War of the Rebellion: Serial 041 Page 0488 W.FLA., S.ALA., S.MISS., LA., TEX., N.MEX. Chapter XXXVIII.

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And the commission does, therefore, sentence him, Charles H. Harris, late of New Orleans, La., "to be hung by the next until he be dead, at such time and place as the commanding general shall direct."

II. In compliance with the fifth section of the act approved July 17, 1862, the proceedings in the foregoing case have been submitted to the President of the United States, who directs that the sentence "to be hung by the neck until he be dead" be commuted to confinement at hard labor on Ship Island, or some other military prison, for during the war.

The commanding general of the Department of the Gulf will designate the military prison to which the prisoner will be sent.

By order of the Secretary of War:


Assistant Adjutant-General.


Sims' Plantation, opposite Simsport, La., May 17, 1863-9 p.m.

Major General N. P. BANKS,

Commanding Department:

GENERAL: I thank you for your note of yesterday, received this morning. The Sachem is just in, with dispatches from General Dwight of 8.30 last night, brought to the mouth of Red River by the Albatross. I inclose a copy.* The Laurel Hill arrived at 1 p.m., from below. Grover's division reported this morning, and is encamped at Simsport, on the other side. Emory's division encamped this evening 7 miles back of Simsport. The Bee will take these dispatches. The Laurel Hill will be used to cross both divisions, that no time may be lost in that way. We need another steamer to go up for the raft.

Commodore Palmer, who came down yesterday expecting to see you, fully agrees in the necessity of taking Port Hudson, and he will remain for the purpose. General Andrews thinks the information obtained by General Dwight as to the amount of the enemy's force at Port Hudson is not to be relied on, and that we should make our calculations for a large force. But, however that may be, it does not materially affect our movements. In either case we must now move on Port Hudson at once. These are the most important things:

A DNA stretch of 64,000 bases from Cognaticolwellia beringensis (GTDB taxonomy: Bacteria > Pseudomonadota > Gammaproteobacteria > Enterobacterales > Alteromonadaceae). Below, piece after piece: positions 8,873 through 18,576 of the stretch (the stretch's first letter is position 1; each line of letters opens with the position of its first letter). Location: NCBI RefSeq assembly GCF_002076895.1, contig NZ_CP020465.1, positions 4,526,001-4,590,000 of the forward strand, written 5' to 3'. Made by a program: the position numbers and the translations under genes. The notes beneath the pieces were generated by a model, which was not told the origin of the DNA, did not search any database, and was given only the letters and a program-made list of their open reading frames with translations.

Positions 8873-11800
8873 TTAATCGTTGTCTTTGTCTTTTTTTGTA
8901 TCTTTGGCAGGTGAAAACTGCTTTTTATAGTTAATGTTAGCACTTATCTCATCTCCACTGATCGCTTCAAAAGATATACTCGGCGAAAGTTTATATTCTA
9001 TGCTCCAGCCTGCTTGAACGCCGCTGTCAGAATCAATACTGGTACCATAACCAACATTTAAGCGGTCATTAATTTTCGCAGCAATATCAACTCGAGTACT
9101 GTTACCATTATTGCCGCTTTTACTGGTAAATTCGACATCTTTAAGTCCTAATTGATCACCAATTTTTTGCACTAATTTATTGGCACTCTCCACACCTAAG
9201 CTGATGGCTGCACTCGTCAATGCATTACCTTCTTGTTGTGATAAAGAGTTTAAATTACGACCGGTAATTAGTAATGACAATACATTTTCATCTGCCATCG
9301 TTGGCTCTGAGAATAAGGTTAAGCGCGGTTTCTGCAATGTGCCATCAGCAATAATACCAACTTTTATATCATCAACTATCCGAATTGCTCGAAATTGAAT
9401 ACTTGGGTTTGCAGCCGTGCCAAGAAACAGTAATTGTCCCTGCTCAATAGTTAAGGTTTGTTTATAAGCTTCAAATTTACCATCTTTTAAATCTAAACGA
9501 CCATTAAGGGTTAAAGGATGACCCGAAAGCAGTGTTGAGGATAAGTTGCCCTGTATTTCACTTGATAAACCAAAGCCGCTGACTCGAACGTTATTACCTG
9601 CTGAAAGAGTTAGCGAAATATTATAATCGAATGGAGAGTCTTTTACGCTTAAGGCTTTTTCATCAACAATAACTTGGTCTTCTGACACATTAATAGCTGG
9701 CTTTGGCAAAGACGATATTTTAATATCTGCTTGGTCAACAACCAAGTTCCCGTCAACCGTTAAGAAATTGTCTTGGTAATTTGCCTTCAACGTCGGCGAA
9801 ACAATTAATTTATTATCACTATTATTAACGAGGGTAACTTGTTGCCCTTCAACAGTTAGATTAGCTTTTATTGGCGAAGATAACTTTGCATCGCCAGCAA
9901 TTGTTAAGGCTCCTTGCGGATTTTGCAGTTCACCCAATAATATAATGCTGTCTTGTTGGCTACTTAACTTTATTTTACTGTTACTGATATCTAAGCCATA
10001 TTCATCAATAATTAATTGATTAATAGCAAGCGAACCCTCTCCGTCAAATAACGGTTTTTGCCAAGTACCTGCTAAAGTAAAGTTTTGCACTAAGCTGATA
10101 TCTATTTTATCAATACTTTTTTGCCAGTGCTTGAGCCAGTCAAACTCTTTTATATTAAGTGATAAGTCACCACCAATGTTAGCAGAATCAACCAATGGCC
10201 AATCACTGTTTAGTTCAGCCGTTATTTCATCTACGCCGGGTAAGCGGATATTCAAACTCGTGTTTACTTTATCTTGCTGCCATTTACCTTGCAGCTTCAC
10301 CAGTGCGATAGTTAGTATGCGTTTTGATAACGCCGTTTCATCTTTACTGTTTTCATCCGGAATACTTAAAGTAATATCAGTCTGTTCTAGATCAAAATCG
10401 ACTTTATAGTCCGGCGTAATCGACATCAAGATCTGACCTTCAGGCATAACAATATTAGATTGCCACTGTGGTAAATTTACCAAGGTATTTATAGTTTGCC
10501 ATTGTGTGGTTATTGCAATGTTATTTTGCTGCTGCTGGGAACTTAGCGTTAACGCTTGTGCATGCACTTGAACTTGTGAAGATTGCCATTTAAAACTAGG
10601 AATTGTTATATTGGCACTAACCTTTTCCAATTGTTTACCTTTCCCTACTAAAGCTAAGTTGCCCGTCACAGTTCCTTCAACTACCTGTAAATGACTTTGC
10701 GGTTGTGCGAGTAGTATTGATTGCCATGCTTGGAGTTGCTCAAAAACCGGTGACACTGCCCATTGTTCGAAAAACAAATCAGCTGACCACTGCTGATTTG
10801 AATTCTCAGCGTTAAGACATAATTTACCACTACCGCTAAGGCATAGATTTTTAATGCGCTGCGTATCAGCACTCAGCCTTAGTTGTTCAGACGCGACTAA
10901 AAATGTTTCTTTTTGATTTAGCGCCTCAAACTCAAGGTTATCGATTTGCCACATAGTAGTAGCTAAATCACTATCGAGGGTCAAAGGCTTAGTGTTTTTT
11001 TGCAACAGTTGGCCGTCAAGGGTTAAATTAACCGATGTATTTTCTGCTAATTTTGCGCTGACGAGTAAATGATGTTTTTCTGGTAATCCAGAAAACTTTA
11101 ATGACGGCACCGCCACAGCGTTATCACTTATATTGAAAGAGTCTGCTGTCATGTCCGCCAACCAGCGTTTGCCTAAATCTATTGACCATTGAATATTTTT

1. General Andrews urges you to return at the earliest possible moment.

2. The navy must have coal, hard coal especially, at once. No coal has come. If it is left to the quartermaster at Brashear, none will come. Without it we can do nothing. Please insist on the coal being sent immediately, in large quantity, and at any cost. The iron-clads are reported to have received a load of soft coal from above.

3. To get steamers up here. The Laurel Hill is alone available to cross the entire command.

4. To order General Augur to move in force in the direction of Port Hudson, to ascertain the enemy's strength, if nothing else. It will take a very long time to cross this command on the Laurel Hill alone. There is another consideration in regard to boats-the falling of the river will soon begin to reduce the number of boats capable of ascending it. Low water should find them above not below, since we are to operate above.


*Not found; but see Irwin to Banks, p.489.